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Michael Fiorino
and
Russell L. Elsberry

Abstract

A two-dimensional Fourier decomposition procedure is used to isolate small (≤500 km), medium (500< λ ≤ 1500 km) and large (>1500 km) scale components of some typical tangential wind profiles used in theoretical studies of tropical cyclone motion. The contribution of these scales to the vortex motion is studied in a nondivergent barotropic model with no initial basic flow by selectively retaining or deleting different scales. Transfer of energy between wave groups due to nonlinear scale interaction occurs slowly in this model so that a scale group that is removed in the initial conditions is not restored by 72 h.

The largest scales, which account for a significant fraction of the vortex structure, primarily determine the speed of motion. That is, the speed of motion is proportional to the percentage of the total vortex that projects onto the largest scales. The medium and small males that contain less energy (because of the assumed vortex structure parameters) have a significant effect on the direction of motion by influencing the rotation of the asymmetric gyres that are induced primarily by the largest scales. The most important implication of these tests for dynamical tropical cyclone forecast models is that the initial vortex specification will project energy onto longer wavelengths that significantly affect track prediction. The agreement between the scales in the initial structure of the vortex and in the environmental analysis needs to be carefully considered.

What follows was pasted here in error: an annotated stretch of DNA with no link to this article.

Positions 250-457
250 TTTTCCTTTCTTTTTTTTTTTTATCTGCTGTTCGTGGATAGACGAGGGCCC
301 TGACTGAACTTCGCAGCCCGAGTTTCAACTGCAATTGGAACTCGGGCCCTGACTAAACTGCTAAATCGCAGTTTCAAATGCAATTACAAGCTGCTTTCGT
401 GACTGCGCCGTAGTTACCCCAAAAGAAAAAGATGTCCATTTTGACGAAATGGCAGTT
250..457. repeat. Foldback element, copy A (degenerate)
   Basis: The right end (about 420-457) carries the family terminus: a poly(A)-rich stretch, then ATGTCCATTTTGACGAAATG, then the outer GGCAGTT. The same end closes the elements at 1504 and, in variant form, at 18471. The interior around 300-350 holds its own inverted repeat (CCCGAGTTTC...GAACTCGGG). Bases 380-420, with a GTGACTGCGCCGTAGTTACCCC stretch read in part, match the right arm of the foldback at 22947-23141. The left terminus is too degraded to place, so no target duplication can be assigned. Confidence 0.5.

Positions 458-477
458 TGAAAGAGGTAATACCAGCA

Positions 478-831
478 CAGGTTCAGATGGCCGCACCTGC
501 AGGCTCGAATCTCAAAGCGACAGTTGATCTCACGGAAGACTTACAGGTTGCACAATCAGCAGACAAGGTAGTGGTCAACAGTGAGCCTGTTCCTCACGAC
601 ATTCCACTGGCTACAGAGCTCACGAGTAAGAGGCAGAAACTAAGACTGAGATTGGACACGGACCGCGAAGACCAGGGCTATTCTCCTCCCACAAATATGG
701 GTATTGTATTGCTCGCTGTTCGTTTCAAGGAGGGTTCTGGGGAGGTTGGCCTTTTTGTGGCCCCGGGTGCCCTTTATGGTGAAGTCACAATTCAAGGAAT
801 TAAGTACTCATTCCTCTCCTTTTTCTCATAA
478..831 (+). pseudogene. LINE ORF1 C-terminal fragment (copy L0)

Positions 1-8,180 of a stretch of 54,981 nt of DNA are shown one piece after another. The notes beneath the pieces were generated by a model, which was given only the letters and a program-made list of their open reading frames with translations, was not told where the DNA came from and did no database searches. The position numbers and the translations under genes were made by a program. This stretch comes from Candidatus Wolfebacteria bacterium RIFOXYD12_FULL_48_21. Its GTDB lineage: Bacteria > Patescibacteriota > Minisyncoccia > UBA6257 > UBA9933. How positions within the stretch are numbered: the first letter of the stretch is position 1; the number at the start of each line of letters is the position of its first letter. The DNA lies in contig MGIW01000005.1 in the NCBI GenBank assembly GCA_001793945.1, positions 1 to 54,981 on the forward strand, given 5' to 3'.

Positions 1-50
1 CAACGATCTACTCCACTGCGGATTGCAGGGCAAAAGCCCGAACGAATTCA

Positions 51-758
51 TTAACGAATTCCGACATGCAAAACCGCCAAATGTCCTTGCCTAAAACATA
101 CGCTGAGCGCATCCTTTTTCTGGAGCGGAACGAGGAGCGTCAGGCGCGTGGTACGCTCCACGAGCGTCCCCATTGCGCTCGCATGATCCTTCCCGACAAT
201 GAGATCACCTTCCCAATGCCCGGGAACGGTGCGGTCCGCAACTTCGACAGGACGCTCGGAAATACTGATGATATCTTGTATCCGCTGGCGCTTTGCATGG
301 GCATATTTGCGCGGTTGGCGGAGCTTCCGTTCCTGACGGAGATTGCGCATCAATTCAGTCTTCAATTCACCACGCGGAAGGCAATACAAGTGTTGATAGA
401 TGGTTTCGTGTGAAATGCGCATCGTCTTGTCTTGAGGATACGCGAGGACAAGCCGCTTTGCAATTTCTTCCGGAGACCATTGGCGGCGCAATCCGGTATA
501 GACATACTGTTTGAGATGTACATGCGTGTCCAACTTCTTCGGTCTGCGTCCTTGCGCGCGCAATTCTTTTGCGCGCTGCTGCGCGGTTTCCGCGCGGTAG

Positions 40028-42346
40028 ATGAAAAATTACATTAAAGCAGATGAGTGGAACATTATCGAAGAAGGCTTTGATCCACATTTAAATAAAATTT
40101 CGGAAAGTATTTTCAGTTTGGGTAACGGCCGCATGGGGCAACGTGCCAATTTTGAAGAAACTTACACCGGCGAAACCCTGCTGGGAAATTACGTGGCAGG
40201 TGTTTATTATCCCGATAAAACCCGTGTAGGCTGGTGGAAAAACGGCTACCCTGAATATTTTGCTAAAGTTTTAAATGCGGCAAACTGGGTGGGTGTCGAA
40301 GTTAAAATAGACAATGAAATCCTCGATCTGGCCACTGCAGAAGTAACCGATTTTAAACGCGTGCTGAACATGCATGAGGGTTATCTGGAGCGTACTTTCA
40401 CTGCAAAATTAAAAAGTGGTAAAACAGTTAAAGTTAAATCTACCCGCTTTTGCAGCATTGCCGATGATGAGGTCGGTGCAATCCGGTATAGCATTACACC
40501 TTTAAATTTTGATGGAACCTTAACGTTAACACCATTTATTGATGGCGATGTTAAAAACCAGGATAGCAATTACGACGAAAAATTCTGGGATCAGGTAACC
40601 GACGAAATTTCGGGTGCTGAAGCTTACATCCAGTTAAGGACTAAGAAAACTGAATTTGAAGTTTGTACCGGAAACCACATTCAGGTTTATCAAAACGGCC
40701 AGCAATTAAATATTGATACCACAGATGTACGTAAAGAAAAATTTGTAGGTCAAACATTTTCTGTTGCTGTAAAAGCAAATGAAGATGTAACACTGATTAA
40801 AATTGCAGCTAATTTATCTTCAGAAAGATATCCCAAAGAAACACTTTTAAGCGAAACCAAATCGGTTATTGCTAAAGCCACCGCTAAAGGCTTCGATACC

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Thomas D. Keenan
and
Michael Fiorino

Abstract

The Fleet Numerical Oceanography Center (FNOC) Numerical Variational Analysis (NVA) has been used to develop statistical–synoptic tropical cyclone forecast schemes for the Southern Hemisphere. Results, from a limited sample, showed that the best objective techniques were at least as good as the official Joint Typhoon Warning Center (JTWC) forecasts.

Development and testing of the aids also indicated that approaches used in the Northern Hemisphere did not necessarily lead to better forecasts. Geographically orientated, rather than track-orientated coordinate systems, were found to have lower errors, especially with operational data. Stratification of the datasets by geographical location did not result in any significant improvements in the forecasting accuracy. Similarly, use of prediction equations based on storm position relative to the subtropical ridge did not result in the improvement found for the Northern Hemisphere.

A comparison of techniques using height versus wind field data for the synoptic forcing component of the equations showed lowest errors with the mass field predictors. However, the differences were not statistically significant and this finding may have been a result of data quality rather than the field type.

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Edward J. Harrison Jr.
and
Michael Fiorino

Abstract

The tropical cyclone forecasting skill level of the Joint Typhoon Warning Center (JTWC) has reached a plateau and has shown little or no lasting improvement during the last 10 years. Because JTWC relies on an array of statistical and climatological forecast aids for objective guidance, it seems reasonable to conclude that the skill of these aids has also reached an upper limit. We compare the forecast skill of the Navy's new “two-way interactive” nested model with the official forecast of JTWC for a large number (220) of tropical storm and typhoon cases over the period 1975–80. Even with this relatively simple model, significant potential for improved operational forecast accuracy is apparent, especially in the longer range (48–72 h) forecasts. Skill at still longer periods is also demonstrated in the results of 50 five-day forecasts. We conclude that dynamic models offer great promise for more, accurate forecasts.